Weekly Forex Outlook: May 1-4

The US dollar managed to show the best weekly gains in 1-1/2 years. American currency was driven up by the increase in the US Treasury yields which made traders and investors close their bearish bets. Many pairs broke important long-term levels so that now we can expect new swings and probably even new trends. At the same time, it will be quite natural if the US corrected down after its rapid growth.

EUR/USD was falling under the influence of the European Central Bank’s meeting. The ECB policy hasn’t changed.  Initially, the euro strengthened as the central bank’s president Mario Draghi praised the solid economic growth of the euro area, but then declined as it’s clear that the Federal Reserve will go far ahead of the ECB in tightening policy this year.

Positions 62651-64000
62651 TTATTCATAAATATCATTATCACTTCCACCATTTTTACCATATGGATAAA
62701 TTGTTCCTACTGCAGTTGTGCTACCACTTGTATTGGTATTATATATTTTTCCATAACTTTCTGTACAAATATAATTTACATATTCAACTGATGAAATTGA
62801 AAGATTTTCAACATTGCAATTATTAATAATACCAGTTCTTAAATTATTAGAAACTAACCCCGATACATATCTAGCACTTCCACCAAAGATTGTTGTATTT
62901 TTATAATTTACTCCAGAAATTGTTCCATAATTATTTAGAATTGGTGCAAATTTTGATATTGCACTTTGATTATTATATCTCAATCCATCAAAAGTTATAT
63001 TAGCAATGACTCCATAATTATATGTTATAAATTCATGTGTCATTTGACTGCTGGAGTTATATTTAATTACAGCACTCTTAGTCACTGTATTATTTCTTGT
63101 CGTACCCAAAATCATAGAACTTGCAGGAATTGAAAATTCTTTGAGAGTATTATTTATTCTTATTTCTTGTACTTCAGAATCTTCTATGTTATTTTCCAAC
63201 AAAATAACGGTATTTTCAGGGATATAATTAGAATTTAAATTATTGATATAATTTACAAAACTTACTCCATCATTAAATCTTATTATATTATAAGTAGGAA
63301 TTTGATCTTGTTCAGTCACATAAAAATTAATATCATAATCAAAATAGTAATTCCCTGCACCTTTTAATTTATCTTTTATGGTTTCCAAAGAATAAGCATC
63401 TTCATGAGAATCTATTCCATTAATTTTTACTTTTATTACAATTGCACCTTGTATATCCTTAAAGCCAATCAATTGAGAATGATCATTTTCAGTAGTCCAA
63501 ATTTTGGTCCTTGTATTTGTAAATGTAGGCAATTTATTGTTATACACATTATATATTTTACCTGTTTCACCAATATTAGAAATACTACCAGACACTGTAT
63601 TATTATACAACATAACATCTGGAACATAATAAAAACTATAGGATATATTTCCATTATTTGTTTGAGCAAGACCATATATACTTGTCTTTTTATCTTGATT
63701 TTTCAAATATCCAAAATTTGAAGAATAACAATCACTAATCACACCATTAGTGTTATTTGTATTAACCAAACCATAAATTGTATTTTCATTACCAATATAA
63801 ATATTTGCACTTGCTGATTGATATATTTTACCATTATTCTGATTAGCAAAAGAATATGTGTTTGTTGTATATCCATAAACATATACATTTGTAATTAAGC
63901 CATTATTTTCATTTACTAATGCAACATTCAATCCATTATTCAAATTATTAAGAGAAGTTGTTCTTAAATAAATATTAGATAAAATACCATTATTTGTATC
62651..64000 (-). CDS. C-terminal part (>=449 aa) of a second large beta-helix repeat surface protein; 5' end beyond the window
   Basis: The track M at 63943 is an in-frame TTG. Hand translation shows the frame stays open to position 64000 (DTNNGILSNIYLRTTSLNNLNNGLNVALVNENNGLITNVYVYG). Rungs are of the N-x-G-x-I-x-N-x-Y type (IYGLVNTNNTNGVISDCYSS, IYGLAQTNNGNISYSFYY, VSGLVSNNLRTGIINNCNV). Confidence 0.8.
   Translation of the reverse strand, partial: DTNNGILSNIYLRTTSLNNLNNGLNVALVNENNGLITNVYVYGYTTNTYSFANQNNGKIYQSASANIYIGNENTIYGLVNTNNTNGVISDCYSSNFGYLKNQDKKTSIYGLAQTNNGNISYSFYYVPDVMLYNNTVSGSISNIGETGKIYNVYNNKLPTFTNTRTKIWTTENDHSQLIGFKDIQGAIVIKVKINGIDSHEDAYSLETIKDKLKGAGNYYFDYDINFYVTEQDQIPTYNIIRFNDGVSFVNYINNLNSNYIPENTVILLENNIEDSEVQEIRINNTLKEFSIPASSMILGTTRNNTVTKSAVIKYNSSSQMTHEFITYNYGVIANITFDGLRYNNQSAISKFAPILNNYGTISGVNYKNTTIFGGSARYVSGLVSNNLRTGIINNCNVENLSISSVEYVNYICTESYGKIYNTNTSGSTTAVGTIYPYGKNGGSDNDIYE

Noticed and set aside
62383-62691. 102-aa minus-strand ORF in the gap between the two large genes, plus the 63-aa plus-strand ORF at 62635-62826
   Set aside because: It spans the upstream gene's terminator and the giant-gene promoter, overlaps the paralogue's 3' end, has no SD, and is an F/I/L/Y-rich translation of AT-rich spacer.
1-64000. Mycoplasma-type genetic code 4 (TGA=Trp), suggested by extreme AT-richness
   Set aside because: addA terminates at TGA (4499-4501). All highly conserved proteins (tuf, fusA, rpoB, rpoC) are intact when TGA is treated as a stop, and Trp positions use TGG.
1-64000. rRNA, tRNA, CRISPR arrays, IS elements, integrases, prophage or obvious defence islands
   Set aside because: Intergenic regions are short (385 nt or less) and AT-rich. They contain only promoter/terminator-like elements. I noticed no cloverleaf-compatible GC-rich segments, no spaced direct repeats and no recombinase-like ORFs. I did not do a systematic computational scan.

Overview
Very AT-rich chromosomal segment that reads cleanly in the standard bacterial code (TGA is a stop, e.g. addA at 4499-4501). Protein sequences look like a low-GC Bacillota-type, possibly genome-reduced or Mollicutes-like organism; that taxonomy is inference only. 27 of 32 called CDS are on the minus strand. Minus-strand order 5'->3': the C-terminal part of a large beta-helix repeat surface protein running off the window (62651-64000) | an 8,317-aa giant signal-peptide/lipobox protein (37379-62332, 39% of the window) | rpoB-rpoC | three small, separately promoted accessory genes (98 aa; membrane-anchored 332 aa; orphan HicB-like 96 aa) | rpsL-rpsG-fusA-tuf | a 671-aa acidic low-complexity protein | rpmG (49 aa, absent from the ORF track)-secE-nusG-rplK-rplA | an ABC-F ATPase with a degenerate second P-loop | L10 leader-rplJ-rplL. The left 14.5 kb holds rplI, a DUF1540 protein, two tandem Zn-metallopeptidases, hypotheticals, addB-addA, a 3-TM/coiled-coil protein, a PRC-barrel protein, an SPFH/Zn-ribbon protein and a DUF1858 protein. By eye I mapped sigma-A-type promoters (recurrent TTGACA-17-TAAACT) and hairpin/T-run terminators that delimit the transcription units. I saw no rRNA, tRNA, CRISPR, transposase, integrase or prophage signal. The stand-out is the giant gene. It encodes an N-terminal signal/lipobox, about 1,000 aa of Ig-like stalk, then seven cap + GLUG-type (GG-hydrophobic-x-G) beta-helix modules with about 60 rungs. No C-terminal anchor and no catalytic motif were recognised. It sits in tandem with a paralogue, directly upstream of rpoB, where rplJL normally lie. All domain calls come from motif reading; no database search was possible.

EUR/USD broke below the support line from 2017. The risks of further decline have certainly increased. A fix below the high of September 2017 at 1.2090 will be a bearish sign. On the downside, there’s a Fibo level at 1.2033 and supports at 1.1960 and 1.1915. Pullbacks to the upside will meet resistance at 1.2150.

The fall of the British pound versus the US dollar continued. British economic growth slowed down in Q1 to the weakest level since 2012. GBP/USD is vulnerable to further declines to 1.3700 and 1.3650 with the next support at 1.3520 (200-day MA). Resistance is provided by 100-day MA at 1.3860, 1.3900 and finally 1.40.

The first week of May will be interesting. May 1st will be a bank holiday in many countries of Europe. The United States will release some key economic indicators: ISM Manufacturing PMI on Tuesday, ADP Employment Report on Wednesday, ISM Non-Manufacturing PMI on Thursday and Nonfarm Payrolls and Average Earnings on Friday. Wednesday will also bring the meeting of the Federal Reserve, although no policy changes are expected. On Friday, NFP release will provoke a spike in volatility and will be followed by comments of the Fed members.

Important releases from other countries will include Canadian GDP and trade balance, New Zealand’s labor market figures, UK construction & services PMI.  


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